And now for some actual parenting: Philip is quizzing Henry on the state capitals, while also trying to get information out of him regarding his sister and her involvement in the church. Unfortunately for him, Paige overhears him asking and would like to know why. He passes this off as wanting to know what to cook for her birthday dinner. It’s not much of a save, but it appears to do the trick.
Stan is still at the office, and approaches Agent Gaad expressing that something seems off about recent Soviet defector Zinaida. Of course, because he has no concrete proof, his boss is skeptical. This is followed by a great segue: Stan admitting that he doesn’t sleep much leading directly into a shot of a wide awake Nina back in her cell. She tries to strike up a conversation with Evi, but it fails.
Having stayed the night at Lisa’s house, Elizabeth meets her less than agreeable husband Maurice (Thaddeus Daniels) and realizes that there’s trouble when Lisa uses the phrase “We had a good marriage.” It seems Maurice is not just cranky; he’s unemployed and out of control enough that Lisa has sent their children to live with her sister.
Philip meets with Kimberly and her friends again, telling them that Jim is a lobbyist. He knows he has Kimberly on the hook when she tells him to call her Kimmie like her friends do. And in an unintentionally creepy moment, hearing the music she’s listening to prompts him to get the same album for Paige. This creates another argument between Philip and Elizabeth about their daughter’s future; when she tells him “I am doing it, with or without you,” someone’s sleeping on the couch tonight.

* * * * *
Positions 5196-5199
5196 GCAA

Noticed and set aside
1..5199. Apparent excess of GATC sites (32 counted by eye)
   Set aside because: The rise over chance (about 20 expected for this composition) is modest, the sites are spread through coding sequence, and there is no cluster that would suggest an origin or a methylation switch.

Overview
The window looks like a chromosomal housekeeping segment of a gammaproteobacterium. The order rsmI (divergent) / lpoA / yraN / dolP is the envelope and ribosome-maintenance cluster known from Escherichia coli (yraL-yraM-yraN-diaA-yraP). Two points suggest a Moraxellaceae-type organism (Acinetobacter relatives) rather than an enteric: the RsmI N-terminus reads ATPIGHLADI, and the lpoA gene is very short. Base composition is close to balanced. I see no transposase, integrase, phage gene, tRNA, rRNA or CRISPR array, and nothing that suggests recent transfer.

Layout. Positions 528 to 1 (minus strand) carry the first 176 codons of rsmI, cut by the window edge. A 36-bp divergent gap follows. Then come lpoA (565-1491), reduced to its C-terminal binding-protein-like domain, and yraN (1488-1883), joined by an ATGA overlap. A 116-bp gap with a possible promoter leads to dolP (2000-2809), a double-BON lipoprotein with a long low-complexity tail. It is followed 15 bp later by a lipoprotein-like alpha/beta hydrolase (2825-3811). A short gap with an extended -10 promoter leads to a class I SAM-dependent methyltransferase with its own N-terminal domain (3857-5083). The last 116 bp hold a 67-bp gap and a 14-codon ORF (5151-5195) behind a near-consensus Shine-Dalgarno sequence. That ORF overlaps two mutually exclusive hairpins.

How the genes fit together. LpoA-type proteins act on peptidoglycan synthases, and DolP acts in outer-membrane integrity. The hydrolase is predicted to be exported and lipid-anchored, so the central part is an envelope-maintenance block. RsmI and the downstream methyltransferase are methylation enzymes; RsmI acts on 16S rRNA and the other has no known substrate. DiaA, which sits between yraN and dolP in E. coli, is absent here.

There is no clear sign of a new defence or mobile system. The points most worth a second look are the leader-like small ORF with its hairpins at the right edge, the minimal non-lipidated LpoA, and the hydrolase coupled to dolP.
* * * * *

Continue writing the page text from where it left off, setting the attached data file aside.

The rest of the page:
By the time we get to Paige’s birthday, things could not be more awkward. They’re always going to be awkward when your kid’s pastor comes to dinner, but it’s clear that Elizabeth and Philip are playing the happy couple for everyone else’s benefit. They’re then caught off guard when Paige announces that what she really wants for her special occasion is to get baptized. Lots of staring ensues.
Stan pays another late-night visit to Sandra. He now feels the need to officially confess that he had an affair “and I loved her.” It’s obvious he’s trying, but he’s trying in the wrong way, as Sandra is understandably hurt by this revelation and leaves him standing in her front yard.
Philip and Elizabeth realize that Paige only agreed to the birthday dinner as a way to broach the subject of baptism. “She set this whole thing up so we couldn’t say no,” Elizabeth says, considering it more evidence that they need to tell her who they actually are, while Philip continues to appear like he needs a hug through this entire episode.